“I fell in love right away,” Bogus said.

After a while, Schmidt was let go from the station and Bogus started to produce “The Streak,” a show with Jason Peters and Jeff Wilkerson, a role model whom Bogus said he’s modeled his shows after, until the show ended in December 2009.

In May 2009, Bogus and fellow UNL broadcast major Struckman pitched an idea for their own sports talk show to Three Eagles. They were turned down, and Bogus was asked to move back to the operating board. A few days later, Bogus was told he didn’t need to come in any more.

* * * * *

Jake Bogus is popping champagne with the rest of the crew at 93.7 The Ticket, Lincoln’s newest radio station.

It’s just before 11 a.m. on August 15, 2011. After months of hard work, the station is finally ready to go on the air. John Gaskins and Tom Stephens will kick off the station soon, and Bogus couldn’t be more excited.

“It was such a long process to get this baby on the air,” he said. “There were engineering problems at first. It was a disaster and it was tough to sleep at night, just saying, ‘I think I have a job, but I don’t know yet because I haven’t been on the air.’”

He might not have been in this position without Struckman, his best friend. Double Take Sports had been a great success and the pair had gotten credit for it as an independent study. After Struckman graduated, Bogus continued Double Take his senior year with another friend, Wade Hilligoss.

But Bogus’ college career was over and he needed a job. In November 2011, Schmidt told him about Jim Keck, who was starting a new sports radio station. Keck had seen Double Take and wanted Bogus to run his website.

“I said ‘yes’ in a heartbeat,” Bogus said.

Keck had worked with Bogus previously when both had been employed at Three Eagles.

“I realized he was a hard worker and I liked his approach and his voice,” Keck said. “He was always promoting himself. At first glance, he doesn’t have the experience. But you have to get that experience, and that’s how I saw him. He was not my first choice, but with that said, he’s my best choice looking back.”

Bogus was hired to be the station’s web director, but quickly found himself in line for a promotion. Keck talked to several people about being the station’s program director but none bit. So Bogus was promoted. Instead of just running the website, he’d now be booking guests, managing shows and attending sales meetings, all on top of hosting a show from 3 to 6 p.m. with Adrian Fiala, the longtime voice of Husker football on the radio.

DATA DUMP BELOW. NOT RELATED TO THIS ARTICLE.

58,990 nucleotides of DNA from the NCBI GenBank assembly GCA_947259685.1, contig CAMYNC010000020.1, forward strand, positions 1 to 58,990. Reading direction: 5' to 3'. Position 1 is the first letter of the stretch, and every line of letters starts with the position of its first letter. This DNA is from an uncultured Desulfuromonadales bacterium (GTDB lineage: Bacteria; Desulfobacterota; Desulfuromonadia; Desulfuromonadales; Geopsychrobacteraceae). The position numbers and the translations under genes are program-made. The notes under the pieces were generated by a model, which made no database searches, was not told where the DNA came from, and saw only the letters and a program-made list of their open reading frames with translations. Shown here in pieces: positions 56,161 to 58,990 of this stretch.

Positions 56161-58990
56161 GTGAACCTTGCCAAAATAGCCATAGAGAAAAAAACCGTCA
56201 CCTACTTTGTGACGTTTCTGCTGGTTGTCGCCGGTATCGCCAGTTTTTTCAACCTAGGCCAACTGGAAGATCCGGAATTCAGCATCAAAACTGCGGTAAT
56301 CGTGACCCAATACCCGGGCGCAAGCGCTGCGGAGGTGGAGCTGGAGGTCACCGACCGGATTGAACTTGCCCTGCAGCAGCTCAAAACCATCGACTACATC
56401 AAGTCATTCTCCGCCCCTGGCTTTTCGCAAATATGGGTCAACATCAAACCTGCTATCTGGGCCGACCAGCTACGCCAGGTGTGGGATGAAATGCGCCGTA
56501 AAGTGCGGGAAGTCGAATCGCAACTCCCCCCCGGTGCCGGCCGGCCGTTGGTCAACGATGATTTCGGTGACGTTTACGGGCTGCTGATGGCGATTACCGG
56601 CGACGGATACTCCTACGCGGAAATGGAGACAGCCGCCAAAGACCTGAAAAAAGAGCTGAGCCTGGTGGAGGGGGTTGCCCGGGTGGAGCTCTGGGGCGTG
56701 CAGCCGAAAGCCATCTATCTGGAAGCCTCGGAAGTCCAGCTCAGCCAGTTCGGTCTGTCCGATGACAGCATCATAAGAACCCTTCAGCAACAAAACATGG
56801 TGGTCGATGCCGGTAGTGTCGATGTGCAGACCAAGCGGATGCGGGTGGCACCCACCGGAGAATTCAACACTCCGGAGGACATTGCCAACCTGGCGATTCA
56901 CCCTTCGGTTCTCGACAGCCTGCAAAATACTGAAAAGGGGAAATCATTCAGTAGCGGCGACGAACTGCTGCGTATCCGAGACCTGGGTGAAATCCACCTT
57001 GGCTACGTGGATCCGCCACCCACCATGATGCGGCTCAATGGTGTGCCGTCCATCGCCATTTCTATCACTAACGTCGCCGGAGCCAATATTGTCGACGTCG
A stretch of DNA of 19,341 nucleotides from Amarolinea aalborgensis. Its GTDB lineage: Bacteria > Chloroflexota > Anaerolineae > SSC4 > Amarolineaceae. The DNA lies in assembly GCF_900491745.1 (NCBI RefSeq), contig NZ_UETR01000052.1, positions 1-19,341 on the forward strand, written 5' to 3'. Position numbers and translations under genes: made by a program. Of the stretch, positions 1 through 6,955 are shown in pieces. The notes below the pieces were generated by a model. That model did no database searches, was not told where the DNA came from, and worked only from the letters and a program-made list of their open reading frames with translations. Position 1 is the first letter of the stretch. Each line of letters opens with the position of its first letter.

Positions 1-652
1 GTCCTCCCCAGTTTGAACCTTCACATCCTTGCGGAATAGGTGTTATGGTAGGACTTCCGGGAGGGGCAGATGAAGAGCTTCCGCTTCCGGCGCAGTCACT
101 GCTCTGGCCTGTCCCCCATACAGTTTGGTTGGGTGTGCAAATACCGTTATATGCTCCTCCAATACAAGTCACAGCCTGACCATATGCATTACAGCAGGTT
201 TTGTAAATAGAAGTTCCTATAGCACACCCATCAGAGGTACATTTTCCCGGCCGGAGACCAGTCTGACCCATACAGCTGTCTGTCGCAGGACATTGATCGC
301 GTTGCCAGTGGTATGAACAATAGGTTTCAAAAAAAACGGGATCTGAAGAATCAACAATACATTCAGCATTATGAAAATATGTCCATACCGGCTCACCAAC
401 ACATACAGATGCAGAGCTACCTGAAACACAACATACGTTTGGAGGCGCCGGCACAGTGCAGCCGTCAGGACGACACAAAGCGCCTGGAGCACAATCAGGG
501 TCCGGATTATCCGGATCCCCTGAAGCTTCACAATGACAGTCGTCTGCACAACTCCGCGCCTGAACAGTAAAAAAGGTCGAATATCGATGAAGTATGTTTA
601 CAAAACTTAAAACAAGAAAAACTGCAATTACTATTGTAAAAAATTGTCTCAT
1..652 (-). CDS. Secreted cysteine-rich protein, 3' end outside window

“I couldn’t afford the big studs,” Keck said. “I couldn’t afford Kevin Kugler. I couldn’t afford Jim Rose. I have to start with a young, inexperienced person and hopefully they mature and get their experience quickly and sound great. The mistakes he makes, he makes once. Then he corrects them and moves on.”

Keck said he had no hesitations about pairing the 64-year-old Fiala with the recent college grad, but he did keep an eye on the situation to make sure the two meshed well.

“I like the ying and the yang of them,” Keck said. “You have one from a young perspective and another one from an older perspective. I think that makes good radio. Adrian can pick up the phone and invite old Huskers to be on the show. Jake couldn’t do that because they don’t know who he is. It’s a good balance.”

The experiment has been a success so far. The station is off the ground and keeping Bogus “constantly busy.” He’s worked hard to give The Ticket a presence on Facebook and Twitter, and 93.7, according to Keck, has “more guests than anybody.”

The pairing of Fiala and Bogus? Keck believes that’s working, too. The difference in experience and knowledge that each side offers has provided a new listening experience for Lincoln sports fans. As time has gone on, Fiala and Bogus have gotten to know each other’s on-air personalities better, making the duo stronger. For example, Bogus said he can get Fiala fired up on the air “whenever I want to.”

Fiala is a long-time radio personality but doesn’t mind working with his green partner. He said he thinks it’s been a valuable learning experience for them both.

“It’s good because we offer two very distinct points of view – my seasoned, old point of view and the young, rookie point of view,” Fiala said. “It’s worked out very well so far. Sometimes sparks fly and sometimes they don’t. That’s just how things work.”

Just five years ago, Bogus was leaving a job because it hindered his ability to be involved with sports. Now he has a job doing the very thing he dreamed of doing.

It wasn’t always easy. He was turned down many times. But he had a goal and wasn’t going to stop until he reached it.

That’s why he advises current journalism students to stick to what they believe will work, even if they are met with some resistance.

“Take risks. Go with your gut and the puzzle pieces will fall into place,” Bogus said. “This is going to sound kind of corny, but dream big. Seriously. There’s nothing you can’t do if you really want to do it.”